A Ugandan physician, who contracted Ebola in Sierra Leone, survived after being flown to Germany for aggressive treatment involving a new drug, FX06 a fibrin-derived peptide under clinical development for vascular leakage, according to an article published Dec. 19 in The Lancet.
The 38-year-old physician, who was in charge of an Ebola virus treatment unit in Lakka, Sierra Leone, tested positive for Ebola on Sept. 28. The doctor was airlifted to Frankfurt University Hospital on the fifth day of his illness and admitted to a special isolation unit. Within three days, he developed signs of vascular leakage and severe multi-organ failure, including the lungs, kidneys and gastrointestinal tract. He was placed on a ventilator and on kidney dialysis, and was given antibiotics together with a three-day course of FX06, which has been shown to reduce vascular leakage and its complications in mice with Dengue hemorrhagic shock.
The physician showed a marked improvement in vascular and respiratory function after receiving intensive care and the drug treatment.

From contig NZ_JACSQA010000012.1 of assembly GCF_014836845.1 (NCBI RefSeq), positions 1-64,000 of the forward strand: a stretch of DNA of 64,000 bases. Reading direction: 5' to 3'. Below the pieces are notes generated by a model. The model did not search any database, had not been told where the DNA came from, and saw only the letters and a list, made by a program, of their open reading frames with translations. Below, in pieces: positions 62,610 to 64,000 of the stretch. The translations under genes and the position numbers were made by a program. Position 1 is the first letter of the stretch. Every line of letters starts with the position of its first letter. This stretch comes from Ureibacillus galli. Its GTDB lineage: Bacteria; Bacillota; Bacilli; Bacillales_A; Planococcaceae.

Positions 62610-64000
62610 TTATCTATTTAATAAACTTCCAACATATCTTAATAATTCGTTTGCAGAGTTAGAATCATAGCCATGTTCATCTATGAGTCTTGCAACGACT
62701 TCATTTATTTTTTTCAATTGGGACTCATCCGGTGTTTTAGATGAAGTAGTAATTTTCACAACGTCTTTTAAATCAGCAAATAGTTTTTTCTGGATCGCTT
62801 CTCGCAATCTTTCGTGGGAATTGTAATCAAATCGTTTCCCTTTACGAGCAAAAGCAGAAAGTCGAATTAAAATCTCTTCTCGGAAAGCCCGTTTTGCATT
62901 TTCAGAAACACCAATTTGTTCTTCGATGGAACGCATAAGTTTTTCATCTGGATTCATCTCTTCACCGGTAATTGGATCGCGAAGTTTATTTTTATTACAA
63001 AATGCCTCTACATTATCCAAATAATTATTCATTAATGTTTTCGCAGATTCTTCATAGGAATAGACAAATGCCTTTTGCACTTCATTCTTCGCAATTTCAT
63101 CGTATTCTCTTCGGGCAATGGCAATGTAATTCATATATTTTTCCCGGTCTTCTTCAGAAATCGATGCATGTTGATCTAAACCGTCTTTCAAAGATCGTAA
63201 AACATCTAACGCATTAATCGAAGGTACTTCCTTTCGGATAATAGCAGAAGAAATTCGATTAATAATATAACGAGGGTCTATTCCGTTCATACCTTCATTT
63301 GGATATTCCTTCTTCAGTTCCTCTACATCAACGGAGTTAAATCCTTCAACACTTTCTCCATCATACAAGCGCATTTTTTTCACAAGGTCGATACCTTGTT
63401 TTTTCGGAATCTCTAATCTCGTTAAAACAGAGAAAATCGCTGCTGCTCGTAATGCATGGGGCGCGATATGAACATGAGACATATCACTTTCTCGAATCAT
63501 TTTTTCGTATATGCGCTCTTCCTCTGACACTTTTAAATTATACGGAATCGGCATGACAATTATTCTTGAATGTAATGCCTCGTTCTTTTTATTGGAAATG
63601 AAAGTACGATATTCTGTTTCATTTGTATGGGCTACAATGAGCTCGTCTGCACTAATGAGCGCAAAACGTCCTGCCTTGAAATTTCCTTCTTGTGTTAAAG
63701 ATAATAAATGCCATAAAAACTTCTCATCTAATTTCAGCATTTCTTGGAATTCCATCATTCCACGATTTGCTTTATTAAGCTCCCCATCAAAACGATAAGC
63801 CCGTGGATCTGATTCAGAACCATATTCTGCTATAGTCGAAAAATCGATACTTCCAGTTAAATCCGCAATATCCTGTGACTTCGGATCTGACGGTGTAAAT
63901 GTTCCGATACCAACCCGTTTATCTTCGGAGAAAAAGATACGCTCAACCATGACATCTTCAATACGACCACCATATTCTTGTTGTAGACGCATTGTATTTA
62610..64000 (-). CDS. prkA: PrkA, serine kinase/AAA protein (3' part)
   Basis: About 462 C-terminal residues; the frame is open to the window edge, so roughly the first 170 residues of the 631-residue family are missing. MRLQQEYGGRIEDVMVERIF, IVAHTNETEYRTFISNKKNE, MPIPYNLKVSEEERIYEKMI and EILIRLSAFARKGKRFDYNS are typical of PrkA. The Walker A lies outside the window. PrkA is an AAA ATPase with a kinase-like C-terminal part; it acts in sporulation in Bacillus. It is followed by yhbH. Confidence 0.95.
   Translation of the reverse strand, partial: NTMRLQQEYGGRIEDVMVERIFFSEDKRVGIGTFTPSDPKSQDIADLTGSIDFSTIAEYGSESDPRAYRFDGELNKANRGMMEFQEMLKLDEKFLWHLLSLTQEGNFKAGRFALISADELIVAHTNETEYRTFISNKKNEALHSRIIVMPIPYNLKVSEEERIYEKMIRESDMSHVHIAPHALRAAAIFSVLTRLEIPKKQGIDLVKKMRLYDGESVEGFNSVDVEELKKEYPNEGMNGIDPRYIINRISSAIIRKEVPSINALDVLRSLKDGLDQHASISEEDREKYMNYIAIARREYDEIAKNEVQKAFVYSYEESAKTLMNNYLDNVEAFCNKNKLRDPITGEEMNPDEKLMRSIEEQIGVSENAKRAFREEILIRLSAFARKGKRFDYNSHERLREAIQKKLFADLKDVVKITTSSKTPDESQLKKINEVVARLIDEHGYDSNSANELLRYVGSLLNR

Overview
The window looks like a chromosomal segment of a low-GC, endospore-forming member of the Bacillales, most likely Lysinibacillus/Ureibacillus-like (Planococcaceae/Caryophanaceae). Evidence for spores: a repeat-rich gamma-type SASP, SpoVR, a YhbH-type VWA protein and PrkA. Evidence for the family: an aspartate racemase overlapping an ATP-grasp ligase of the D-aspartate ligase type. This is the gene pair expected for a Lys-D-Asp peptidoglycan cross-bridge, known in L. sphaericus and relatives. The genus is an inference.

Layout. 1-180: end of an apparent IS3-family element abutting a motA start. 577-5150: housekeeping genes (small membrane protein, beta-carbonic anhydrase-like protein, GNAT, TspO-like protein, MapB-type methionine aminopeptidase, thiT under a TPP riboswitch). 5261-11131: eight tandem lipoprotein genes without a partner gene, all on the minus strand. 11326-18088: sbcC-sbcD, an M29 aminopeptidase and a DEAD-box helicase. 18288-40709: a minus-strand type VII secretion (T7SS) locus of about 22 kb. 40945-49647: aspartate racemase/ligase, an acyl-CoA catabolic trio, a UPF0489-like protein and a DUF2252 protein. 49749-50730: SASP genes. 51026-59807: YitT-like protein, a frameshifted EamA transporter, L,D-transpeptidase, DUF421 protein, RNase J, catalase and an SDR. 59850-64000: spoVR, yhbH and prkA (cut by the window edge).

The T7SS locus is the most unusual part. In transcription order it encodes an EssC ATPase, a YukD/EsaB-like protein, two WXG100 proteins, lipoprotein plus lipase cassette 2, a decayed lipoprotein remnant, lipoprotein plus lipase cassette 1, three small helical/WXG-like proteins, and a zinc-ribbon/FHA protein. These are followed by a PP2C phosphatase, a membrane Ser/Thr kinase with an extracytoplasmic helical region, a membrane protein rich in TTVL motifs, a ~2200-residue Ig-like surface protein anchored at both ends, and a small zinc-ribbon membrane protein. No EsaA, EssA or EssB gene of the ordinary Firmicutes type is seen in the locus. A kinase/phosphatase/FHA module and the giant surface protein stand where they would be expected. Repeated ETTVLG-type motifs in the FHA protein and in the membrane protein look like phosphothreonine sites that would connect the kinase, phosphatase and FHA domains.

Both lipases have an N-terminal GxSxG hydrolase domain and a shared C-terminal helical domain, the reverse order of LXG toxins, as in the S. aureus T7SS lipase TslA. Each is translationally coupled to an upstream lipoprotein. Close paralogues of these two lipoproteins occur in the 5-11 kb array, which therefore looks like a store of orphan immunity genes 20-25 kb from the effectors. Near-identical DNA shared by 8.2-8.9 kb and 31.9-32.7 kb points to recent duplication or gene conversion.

Even though the patient was critically ill, we were able to support him long enough for his body to start antibody production and for the virus to be cleared by his bodys defenses, said Timo Wolf, MD, University Hospital Frankfurt in Germany, in a news release. After a 30-day observation period, no Ebola virus genetic material was detected in the patients blood plasma. The patient was released from hospital and is now with his family.
In terms of improving treatment for Ebola patients, we have shown how intensive care medicine can successfully be applied under strict isolation conditions, senior author Professor Zacharowski, head of the department of anaesthetics and intensive care medicine at Frankfurt University Hospital, said in the release.
This case report shows the feasibility of delivery of successful intensive care therapy to patients with Ebola virus disease under biosafety level 4 conditions, the authors said in the article. The effective treatment of vascular leakage and multiorgan failure by combination of ventilatory support, antibiotic treatment and renal replacement therapy can sustain a patient with severe Ebola virus disease until virological remission. FX06 could potentially be a valuable agent in contribution to supportive therapy.
For the full article, go to http://www.thelancet.com/journals/lancet/article/PIIS0140-6736(14)62384-9/abstract